It can be shown that $i:A\hookrightarrow X$ is a closed cofibration if and only if there is a map $\varphi:X\to I=[0,1]$ and a homotopy $H:U\times I\to X$ on some neighborhood $U$ of $A$ such that

  • $A=φ^{-1}(0)$ and $φ^{-1}([0,1))\subseteq U$
  • $H(x,0)=x$, $H(a,t)=a$, and $H(x,1)\in A$ for all $x\in U, a\in A, t\in I$.

The last condition says that the neighborhood $U$ is deformable in $X$ to $A$. However, this seems to be different from $U$ deformation retracting to $A$ since the path $H(\{x\}×I)$ need not stay in $U$.

We can call $(X,A)$ a good pair (terminology from Hatcher's Algebraic Topology) if $A$ is a closed subspace of $X$ and some neighborhood $V$ deformation retracts to $A$.

I'd be interested to see an example of a closed cofibration which is not a good pair. Such an example would feature a neighborhood $U$ of $A$ whose inclusion in $X$ is homotopic to a retraction onto $A$ but for no neighborhood such a homotopy would stay within that set. At first I thought you could simply replace $U$ be the larger set $V=H[U\times I]$ and for each point $y\in V$ let the path start at $t_y$ the smallest point in time such that some $y=H(x,t_y)$ for some $x$ in $U$, and let $y$ be attached to $x$ on its path towards $A$, but this doesn't always give a well-defined map. In other words, the deformable neighborhood does not always give rise to a neighborhood which deformation retracts to $A$.

Of course if someone comes up with a good pair which is not cofibered, that would be nice, too.

  • $\begingroup$ I think that you are missing assumption about closeness of $A$. If so taking your assumptions about closed cofibration one may call pair $(A,X)$ neighbourhood deformation retract. Then this answer and comment bellow it may be useful in further research. $\endgroup$ – Stephen Dedalus Nov 1 '14 at 18:59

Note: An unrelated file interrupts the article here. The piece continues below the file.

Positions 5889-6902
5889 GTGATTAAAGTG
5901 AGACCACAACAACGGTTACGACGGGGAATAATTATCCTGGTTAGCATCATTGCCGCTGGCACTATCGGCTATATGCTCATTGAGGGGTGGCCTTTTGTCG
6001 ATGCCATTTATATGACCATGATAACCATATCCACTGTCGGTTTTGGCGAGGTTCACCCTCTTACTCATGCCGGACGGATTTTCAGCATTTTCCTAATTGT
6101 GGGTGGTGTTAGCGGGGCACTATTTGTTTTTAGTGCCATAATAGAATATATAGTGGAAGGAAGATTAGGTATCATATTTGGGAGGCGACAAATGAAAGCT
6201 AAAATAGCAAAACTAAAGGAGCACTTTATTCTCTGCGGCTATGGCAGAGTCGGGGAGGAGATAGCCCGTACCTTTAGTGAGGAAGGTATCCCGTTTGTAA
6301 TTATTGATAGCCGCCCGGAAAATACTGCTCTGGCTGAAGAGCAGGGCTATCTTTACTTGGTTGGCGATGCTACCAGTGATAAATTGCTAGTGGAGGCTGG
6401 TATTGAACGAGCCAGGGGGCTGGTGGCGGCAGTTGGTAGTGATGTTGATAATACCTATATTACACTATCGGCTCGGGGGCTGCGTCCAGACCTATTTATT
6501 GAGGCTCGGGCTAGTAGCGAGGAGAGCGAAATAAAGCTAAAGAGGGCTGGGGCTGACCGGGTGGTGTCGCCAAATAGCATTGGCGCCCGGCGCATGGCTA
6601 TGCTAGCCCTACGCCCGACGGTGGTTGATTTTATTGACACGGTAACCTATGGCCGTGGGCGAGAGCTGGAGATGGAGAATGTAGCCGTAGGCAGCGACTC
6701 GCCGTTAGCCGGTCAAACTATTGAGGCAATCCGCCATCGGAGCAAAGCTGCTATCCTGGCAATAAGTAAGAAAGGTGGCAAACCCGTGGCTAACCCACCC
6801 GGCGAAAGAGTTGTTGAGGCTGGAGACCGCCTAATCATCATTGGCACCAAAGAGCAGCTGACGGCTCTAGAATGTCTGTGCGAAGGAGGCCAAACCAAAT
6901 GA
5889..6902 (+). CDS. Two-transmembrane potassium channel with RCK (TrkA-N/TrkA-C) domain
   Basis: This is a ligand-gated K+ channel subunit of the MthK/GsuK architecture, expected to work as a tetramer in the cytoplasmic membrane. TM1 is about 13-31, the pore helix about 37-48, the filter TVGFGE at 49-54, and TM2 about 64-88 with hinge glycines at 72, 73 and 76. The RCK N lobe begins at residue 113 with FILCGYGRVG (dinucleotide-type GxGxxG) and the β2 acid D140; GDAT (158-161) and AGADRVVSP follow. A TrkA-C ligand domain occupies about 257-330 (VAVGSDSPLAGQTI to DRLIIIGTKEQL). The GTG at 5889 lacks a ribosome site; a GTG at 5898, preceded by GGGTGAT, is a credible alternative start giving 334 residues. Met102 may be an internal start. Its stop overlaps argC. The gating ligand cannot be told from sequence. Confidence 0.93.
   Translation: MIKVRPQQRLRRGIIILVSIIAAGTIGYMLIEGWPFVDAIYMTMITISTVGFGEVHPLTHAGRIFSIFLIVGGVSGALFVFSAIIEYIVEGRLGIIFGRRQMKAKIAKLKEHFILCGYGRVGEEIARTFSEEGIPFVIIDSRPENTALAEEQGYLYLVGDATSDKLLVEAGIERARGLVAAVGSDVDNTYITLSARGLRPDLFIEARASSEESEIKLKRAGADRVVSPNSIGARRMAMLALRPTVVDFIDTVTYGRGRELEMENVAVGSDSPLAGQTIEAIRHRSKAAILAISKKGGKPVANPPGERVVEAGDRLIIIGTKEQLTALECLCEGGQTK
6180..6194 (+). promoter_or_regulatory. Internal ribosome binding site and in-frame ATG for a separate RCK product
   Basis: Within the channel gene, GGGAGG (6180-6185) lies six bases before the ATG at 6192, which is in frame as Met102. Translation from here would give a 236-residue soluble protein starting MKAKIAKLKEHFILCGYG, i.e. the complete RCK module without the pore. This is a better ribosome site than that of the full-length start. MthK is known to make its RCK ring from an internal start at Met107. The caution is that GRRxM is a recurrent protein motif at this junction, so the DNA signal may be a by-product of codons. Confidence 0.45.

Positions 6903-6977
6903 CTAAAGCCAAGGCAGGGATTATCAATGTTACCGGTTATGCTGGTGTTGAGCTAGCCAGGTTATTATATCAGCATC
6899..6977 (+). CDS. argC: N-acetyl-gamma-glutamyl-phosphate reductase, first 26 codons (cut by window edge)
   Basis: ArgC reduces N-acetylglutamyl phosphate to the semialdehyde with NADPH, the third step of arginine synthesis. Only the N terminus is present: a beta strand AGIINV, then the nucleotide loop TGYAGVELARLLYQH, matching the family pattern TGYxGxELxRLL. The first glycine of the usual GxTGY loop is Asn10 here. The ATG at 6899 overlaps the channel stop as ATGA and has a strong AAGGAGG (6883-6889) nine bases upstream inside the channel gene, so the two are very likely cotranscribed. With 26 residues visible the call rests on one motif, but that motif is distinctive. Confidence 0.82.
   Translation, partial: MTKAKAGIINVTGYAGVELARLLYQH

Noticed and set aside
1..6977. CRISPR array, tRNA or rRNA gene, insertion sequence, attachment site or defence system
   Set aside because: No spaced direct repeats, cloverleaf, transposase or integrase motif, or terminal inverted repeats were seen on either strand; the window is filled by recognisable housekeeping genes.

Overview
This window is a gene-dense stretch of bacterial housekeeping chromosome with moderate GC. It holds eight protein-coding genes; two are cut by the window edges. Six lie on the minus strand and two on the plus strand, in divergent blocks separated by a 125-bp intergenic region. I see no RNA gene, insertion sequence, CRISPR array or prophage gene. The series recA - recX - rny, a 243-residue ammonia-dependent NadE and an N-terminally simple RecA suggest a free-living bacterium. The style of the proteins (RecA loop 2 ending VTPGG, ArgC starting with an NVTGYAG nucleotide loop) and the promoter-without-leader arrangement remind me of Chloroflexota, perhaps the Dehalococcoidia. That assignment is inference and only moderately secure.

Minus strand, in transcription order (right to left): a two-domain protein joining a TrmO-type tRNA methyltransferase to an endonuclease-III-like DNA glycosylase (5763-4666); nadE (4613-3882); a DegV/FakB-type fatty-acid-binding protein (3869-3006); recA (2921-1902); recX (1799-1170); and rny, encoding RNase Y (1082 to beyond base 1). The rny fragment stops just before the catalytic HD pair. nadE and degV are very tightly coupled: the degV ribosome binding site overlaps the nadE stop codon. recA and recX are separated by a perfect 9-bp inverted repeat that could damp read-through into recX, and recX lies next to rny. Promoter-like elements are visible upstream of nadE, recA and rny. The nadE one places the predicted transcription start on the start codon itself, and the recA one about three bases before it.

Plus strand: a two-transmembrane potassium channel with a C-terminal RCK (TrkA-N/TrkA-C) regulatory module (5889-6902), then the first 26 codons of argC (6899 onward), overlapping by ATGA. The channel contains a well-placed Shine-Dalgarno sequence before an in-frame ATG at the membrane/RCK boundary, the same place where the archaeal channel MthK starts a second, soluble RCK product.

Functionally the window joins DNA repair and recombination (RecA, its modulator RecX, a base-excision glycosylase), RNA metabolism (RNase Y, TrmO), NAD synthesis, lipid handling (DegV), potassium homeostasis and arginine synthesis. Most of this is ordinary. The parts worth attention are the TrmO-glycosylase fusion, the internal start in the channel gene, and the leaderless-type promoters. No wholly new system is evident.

• $\begingroup$ @StephenDedalus I don't understand the comment. It seems like this is not really addressed in May or Hatcher, and I don't see anything helpful at the linked answer or in the blog post linked to therein. (That blog post says something about U deformation retracting to A, but just as in May's book that's not really part of the statement.) Arne Strom's papers Notes on Cofibrations I and II say more clearly that U is deformable to A in X rather than saying that U deformation retracts to A. $\endgroup$ – Dan Ramras Feb 29 '16 at 4:56
  • $\begingroup$ Practically speaking, the important thing is to know that a cofibration induces a LES on homology (involving the homologies of A, X, and X/A). This can be seen by noting that the the inclusion of CA into the mapping cone Ci is a cofibration (it's obtained from i by a pushout) and $Ci\rightarrow Ci/CA = X/A$ is a homotopy equivalence (Hatcher 0.17). If Mi is the mapping cylinder, then (Mi, A) is good and gives the LES. More specifically, one sees in this manner that the natural map $H_*(X,A) \rightarrow H_* (X/A, A/A)$ is an isomorphism for any cofibration. $\endgroup$ – Dan Ramras Feb 29 '16 at 4:59
  • $\begingroup$ I just noticed that my previous comment is more or less what May says in Section 14.2 of his book; he's working with an arbitrary generalized homology theory. $\endgroup$ – Dan Ramras Feb 29 '16 at 5:27

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